Just a few weeks ago I was surprised to see a headline indicating American confidence had increased over the past few years. The following chart from a January Gallup poll gives a glimpse into that confidence:
How quickly things change. As a friend recently told me, when everything looks good and optimism is up, that’s a sure sign everything is about to tank. Recently, all the headlines showcase stories of gloom and doom. Coronavirus. Falling stocks. Businesses struggling. Tumultuous primaries.
In this uncertainty, I stumbled on an intriguing quote in Whittaker Chambers’ Witness. Although written in the mid-20th century, it seems oddly fitting for our time. He notes:
[A]s 20th-century civilization reaches a climax, its own paradoxes grow catastrophic. The incomparable technological achievement is more and more dedicated to the task of destruction. Man’s marvelous conquest of space has made total war a household experience, and, over vast reaches of the world, the commonest of childhood memories.
Chambers’ next words, taken line by line, conjure images reminiscent of recent headlines:
“The more abundance increases, the more resentment becomes the characteristic new look on 20th-century faces.”
Americans – even those at the bottom of the socioeconomic spectrum – are better off than the rich of other nations. Yet we still experience anger and resentment, a fact underscored by the 80-plus percent of Americans believe their countrymen are angrier than a generation ago.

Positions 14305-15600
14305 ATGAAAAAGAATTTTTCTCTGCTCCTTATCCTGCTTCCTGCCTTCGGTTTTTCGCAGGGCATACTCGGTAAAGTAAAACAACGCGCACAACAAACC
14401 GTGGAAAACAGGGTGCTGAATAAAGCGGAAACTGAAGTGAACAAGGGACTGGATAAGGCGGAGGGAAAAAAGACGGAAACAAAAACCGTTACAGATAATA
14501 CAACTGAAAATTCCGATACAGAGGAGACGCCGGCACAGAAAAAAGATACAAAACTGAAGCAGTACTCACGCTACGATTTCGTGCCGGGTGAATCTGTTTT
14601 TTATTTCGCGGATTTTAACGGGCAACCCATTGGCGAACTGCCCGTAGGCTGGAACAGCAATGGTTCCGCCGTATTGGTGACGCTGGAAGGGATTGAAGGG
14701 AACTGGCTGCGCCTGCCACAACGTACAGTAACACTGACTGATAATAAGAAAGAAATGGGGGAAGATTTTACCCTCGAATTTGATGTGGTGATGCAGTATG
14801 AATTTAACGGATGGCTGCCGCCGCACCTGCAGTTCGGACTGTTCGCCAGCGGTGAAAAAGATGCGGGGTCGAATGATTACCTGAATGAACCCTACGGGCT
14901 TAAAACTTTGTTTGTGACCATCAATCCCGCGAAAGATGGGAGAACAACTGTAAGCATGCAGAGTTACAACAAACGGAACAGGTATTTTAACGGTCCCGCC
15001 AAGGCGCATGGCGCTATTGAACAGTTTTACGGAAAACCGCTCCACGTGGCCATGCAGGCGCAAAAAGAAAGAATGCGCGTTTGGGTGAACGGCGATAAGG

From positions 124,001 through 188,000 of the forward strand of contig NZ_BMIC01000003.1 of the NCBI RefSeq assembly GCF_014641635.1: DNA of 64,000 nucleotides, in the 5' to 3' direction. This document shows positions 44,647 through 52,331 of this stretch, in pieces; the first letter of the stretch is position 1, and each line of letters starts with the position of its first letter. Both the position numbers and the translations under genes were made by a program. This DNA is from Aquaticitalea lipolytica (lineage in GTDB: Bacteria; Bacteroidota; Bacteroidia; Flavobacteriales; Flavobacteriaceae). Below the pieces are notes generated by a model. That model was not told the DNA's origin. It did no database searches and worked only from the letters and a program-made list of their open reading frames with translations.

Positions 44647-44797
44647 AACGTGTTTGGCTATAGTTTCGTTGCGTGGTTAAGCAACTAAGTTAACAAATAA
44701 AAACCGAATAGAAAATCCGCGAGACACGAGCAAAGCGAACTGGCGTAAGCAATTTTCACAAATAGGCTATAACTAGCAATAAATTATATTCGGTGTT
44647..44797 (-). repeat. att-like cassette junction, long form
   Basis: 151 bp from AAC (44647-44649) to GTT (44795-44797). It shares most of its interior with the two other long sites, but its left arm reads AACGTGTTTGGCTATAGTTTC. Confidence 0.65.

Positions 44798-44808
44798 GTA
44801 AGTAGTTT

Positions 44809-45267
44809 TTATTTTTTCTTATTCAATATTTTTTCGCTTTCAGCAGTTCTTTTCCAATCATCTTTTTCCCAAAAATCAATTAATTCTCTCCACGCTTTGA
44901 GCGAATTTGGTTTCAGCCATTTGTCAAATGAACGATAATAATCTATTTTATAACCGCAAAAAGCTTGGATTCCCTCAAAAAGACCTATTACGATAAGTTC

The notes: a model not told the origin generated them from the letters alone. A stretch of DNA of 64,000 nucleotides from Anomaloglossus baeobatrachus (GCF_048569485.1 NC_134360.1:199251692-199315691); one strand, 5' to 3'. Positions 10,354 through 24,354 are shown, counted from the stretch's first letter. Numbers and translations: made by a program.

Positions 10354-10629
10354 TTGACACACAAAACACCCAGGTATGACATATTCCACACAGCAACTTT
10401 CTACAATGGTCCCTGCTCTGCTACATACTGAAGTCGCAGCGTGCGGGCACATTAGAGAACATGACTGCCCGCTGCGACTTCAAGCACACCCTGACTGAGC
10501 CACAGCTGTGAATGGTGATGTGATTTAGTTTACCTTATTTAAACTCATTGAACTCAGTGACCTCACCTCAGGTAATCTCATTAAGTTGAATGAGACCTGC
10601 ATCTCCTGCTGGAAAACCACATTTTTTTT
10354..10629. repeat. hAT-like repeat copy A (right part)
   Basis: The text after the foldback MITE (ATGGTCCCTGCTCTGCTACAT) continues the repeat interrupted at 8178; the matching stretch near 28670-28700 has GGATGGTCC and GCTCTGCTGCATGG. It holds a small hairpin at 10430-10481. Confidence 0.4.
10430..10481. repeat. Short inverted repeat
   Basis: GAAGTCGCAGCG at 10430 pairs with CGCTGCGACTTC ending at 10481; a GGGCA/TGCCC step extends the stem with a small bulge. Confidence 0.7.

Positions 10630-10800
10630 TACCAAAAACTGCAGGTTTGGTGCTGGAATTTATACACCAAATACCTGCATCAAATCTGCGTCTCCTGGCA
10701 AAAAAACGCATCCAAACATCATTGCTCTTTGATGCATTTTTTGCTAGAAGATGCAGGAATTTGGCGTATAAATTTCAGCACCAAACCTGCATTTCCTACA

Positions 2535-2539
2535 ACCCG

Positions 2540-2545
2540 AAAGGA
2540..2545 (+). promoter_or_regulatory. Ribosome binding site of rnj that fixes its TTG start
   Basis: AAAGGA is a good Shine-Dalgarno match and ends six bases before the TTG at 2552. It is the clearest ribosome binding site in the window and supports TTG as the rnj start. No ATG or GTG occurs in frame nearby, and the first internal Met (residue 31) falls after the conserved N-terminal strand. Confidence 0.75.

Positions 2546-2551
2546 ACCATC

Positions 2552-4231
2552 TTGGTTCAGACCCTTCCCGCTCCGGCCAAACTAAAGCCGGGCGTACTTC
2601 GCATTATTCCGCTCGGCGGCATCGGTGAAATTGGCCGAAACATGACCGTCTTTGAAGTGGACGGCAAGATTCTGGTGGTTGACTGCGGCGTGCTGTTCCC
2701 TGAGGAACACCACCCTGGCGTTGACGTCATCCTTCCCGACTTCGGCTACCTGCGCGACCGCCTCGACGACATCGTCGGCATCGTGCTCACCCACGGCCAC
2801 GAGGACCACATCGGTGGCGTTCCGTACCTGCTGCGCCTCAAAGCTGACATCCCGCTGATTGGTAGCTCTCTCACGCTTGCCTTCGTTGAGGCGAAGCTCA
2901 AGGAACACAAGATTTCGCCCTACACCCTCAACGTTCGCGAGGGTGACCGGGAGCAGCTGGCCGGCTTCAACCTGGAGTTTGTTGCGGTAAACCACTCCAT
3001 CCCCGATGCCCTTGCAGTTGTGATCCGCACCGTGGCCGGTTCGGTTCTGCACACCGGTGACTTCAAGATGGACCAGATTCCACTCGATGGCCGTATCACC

“The faster science gains on disease (which, ultimately, seems always to elude it), the more the human race dies at the hands of living men.”
We live in a time when vaccines and medications are commonplace. Scientific research into various health issues is always in full swing. Yet then a novel coronavirus hits, catching medical research off guard and raising fears in first world hearts, and it becomes clear that trust in modern medicine isn’t as sure as we thought.
“Men have never been so educated, but wisdom, even as an idea, has conspicuously vanished from the world.”
Millennials are the most educated generation in recent history, yet IQ scores in developed countries suggest that “people are getting dumber.” We send students through years of schooling, yet when it comes to using plain old common sense to navigate the adult world, our students seem to be lacking.
What caused these things to come to pass? Chambers offers a theory:
Under the bland influence of the idea of progress, man, supposing himself more and more to be the measure of all things, has achieved a singularly easy conscience and an almost hermetically smug optimism. The idea that man is sinful and needs redemption has been subtly changed into the idea that man is by nature good, and hence capable of indefinite perfectibility. This perfectibility is being achieved through technology, science, politics, social reform, education. Man is essentially, good, says 20th-century liberalism, because he is rational, and his rationality is (if the speaker happens to be a liberal Protestant) divine, or (if he happens to be religiously unattached) at least benign. Thus the reason-defying paradoxes of Christian faith are happily by-passed.
In essence, Chambers believes we have forgotten God and pursued perfection on our own, an assessment that seems to be confirmed in the growing number of religious “nones” in today’s society. Yet, as Chambers’ other observations testify, going it on our own is not producing very satisfying results.
With this in mind, would we be wise to acknowledge our human frailty and reexamine the relation we have to God, particularly in these times of uncertainty?